From the typical fan’s casual distance, this year’s version of the old ballgame has a familiar look; except,, perhaps, for no-pitch purposeful walks. But the attentive among us are aware of once noticed gradual changes that now have become permanent. The shift is a prime example. Its success has devalued ground-ball hitters and put ball-in-the-air batters in greater demand than ever. Another infield-out changing alteration: since runners must avoid barreling into fielders at second, double plays on ground balls have become almost automatic. Finally, there’s the arm-saving consensus that starting pitchers should seldom go more than six innings:
There’s been as well a barely appreciated but seismic shift on the political field: Michael Bennet, Team Dem’s Senator from Colorado described it this way the other night on MSNBC: Legisators from Dem and GOP teams , Bennet said, are afraid to agree jointly on any potentially game-changing issue. Why? The voters in both parties have become vehement in opposition to anything adversary office-holders say, no matter how meaningful.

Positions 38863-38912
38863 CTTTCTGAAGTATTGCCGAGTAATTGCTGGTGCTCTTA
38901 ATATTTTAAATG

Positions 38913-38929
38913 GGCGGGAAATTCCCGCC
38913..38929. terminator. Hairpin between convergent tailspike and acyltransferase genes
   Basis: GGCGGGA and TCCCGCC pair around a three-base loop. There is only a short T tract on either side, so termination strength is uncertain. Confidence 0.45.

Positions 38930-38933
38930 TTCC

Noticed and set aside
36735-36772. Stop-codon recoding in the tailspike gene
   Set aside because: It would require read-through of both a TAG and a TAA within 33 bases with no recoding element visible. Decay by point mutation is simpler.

The careful political comments, pro and con, on the bombing of the air base in Syria is an example of avoidance of bi-partisanship. None of the comments we’ve heard suggests that Team USA send humanitarian aid rather than missiles into that war-torn country. The idea of a humanitarian rather than a violent response to hardship is a reminder of how regularly Baseball chooses to honor our fighting men and women while all but ignoring medical care-givers.l
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Weather Watch: April is the cruellist spring-like baseball month for Atlanta and Toronto (1-5), but not for Arizona (6-2), Minnesota (5-1) and Baltimore (4-1)
(The Nub is a team effort skippered by Dick Starkey. Comments about blog issues are welcome. Previous Nubs may be found by scrolling below.)